VIRGINIA BEACH — The city’s hurricane reduction and storm management project, which involves the nourishment of the city’s eight beaches, is over 60 percent done.
In a presentation to City Council Tuesday, Phill Roehrs, water resource engineer with the city’s Public Works department, gave a brief update on the project.
“The state of our beaches is strong,” he told council members.
The city has partnered with the U.S. Army Corps of Engineers to get the project completed, he said.
The goal of beach nourishment is to maintain the current beach in a wide enough dimension to provide hurricane protection, Roehrs said.
“We’ve got a large population and a vibrant economy being threatened by the ocean,” he said.
‘Operation Big Beach’
Part of the process of tackling beach erosion started back in the summer of 2001 when the city began what officials have called Operation Big Beach.
From there the city conducted more phases of beach nourishment in 2013, and again in 2019.
The ongoing project will place 1.4 million cubic yards of sand mined from Thimble Shoals Channel and the Atlantic Ocean Channel, Roehrs said.
The project stretches from 15th Street to 70th Street and costs a total of $22.6 million of which the city is paying $7.9 million.
Since beginning the project the estimated savings from storm damage aversion is about $430 million, he said.
Another beach restoration the city is currently undergoing is the Croatan Beach project which started back in 2016 and will finish with a final phase of beach nourishment beginning in late fall 2019, Roehrs added.
He said 50,000 cubic yards of sand will be placed on the beach during the time frame.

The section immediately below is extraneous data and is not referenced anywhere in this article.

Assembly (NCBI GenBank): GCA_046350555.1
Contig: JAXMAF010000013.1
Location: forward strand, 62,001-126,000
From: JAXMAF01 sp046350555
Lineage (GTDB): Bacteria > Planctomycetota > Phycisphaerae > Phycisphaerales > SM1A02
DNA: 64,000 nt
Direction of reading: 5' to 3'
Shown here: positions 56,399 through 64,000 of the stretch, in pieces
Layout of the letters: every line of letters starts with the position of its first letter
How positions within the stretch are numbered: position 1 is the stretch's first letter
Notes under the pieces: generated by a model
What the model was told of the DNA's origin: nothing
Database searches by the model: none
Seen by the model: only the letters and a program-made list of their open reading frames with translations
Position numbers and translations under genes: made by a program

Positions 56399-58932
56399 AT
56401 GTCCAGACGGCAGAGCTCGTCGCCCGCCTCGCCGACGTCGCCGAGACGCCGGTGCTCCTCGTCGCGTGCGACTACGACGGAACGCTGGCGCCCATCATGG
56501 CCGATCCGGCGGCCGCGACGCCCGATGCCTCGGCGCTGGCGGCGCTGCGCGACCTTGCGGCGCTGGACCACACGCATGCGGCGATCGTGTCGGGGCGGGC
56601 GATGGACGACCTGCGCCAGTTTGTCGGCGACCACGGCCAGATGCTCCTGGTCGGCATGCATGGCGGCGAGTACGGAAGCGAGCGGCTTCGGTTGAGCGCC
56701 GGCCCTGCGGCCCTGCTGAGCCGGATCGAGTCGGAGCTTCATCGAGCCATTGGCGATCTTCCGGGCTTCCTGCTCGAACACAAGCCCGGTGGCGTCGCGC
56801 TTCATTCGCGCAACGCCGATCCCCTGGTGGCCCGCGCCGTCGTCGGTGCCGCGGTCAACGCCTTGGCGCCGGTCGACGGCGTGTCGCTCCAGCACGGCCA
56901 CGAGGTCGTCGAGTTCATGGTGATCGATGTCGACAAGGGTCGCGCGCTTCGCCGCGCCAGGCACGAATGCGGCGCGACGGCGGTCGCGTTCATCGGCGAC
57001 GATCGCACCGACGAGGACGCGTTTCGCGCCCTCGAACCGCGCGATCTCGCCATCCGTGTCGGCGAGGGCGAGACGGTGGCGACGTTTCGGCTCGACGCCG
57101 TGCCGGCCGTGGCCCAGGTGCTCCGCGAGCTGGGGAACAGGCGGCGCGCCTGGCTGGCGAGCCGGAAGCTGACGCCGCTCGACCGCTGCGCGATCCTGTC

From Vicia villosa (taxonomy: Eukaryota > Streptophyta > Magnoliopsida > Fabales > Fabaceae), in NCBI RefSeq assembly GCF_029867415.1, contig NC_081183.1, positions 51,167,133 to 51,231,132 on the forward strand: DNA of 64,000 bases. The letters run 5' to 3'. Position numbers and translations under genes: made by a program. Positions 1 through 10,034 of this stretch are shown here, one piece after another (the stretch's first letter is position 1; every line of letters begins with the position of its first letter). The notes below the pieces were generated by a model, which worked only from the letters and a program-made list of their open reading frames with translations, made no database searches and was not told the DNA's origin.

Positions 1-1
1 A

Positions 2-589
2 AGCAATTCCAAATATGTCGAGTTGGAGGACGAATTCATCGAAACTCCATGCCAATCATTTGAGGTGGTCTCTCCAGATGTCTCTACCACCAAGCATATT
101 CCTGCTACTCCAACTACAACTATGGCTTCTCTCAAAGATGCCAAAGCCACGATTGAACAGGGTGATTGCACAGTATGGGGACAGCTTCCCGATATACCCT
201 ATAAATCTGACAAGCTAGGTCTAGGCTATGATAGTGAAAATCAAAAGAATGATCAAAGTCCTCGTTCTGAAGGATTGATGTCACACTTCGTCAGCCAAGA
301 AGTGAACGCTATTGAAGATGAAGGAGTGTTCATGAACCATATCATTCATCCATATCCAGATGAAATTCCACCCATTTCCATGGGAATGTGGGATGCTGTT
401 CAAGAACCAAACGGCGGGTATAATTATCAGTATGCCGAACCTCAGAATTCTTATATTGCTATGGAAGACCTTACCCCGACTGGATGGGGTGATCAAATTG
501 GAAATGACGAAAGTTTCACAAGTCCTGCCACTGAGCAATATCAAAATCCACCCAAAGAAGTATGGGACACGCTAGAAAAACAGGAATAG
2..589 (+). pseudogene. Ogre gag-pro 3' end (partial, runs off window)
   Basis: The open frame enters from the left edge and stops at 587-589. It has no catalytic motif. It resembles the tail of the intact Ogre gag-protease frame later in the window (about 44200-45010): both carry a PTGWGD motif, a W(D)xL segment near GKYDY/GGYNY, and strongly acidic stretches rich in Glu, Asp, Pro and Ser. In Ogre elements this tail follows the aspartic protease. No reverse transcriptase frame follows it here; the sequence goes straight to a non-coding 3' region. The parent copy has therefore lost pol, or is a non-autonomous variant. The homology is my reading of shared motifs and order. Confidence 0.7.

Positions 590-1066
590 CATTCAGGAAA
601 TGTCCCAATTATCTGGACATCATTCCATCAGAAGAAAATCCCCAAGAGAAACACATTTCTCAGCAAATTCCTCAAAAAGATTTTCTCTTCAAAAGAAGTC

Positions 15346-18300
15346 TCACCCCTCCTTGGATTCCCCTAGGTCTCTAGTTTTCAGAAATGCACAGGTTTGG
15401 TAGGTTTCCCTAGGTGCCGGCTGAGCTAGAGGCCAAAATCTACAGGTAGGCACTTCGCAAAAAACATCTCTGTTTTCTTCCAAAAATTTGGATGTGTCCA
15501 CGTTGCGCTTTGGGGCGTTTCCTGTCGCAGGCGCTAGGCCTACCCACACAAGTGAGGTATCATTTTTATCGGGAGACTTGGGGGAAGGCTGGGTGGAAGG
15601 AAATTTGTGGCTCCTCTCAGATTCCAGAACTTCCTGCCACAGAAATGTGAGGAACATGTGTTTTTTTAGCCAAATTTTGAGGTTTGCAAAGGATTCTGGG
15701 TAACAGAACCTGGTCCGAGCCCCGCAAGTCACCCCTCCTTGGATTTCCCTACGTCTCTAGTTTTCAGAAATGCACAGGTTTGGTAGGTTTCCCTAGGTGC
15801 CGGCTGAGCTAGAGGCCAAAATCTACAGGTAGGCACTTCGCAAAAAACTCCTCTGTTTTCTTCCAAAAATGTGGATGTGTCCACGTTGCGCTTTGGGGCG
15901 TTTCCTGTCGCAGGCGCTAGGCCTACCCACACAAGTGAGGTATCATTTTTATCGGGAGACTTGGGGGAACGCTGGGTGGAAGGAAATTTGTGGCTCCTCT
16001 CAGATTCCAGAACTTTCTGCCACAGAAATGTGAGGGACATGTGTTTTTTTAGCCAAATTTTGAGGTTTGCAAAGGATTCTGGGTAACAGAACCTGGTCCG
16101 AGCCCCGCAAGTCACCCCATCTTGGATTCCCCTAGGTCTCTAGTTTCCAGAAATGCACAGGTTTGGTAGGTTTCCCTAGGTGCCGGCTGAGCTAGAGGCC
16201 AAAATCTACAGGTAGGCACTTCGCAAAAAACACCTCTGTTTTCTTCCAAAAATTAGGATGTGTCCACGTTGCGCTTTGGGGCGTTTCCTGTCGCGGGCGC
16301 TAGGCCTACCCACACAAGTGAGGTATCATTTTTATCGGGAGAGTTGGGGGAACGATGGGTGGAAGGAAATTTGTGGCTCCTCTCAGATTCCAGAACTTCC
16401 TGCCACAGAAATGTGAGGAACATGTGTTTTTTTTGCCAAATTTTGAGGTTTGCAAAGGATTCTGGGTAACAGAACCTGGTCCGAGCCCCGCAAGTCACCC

Beach nourishment will be conducted as part of the Rudee Inlet Outer Deposition Basin dredging project that is being administered by the USACE.
The Sandbridge Beach Restoration Project
The Sandbridge Beach Restoration Project is undergoing its fifth cycle since starting in 1998 which will run from November 2019 to April 2020.
The cost of this fifth cycle of the project will be about $20.3 million.
To date the city has paid $55.8 million in costs for the Sandbridge Beach Restoration Project but has avoided approximately $100 million in damages since Hurricane Isabel, Roehrs said.
The Bay beaches
The beaches along the bay are also getting some attention during this project.
Cape Henry Beach, Ocean Park Beach and Chesapeake Beach are all undergoing nourishment as part of the 2019-2020 beach nourishment cycle.
“These projects are an important part of our resiliency efforts,” Roehrs said.
The programs are also easily alterable, he said, “as climate conditions warrant, we can simply raise our beaches with more sand.”
To learn more about the Virginia Beach Hurricane Protection and Storm Damage Reduction Project, click here.
For a map to view the status of the project, click here.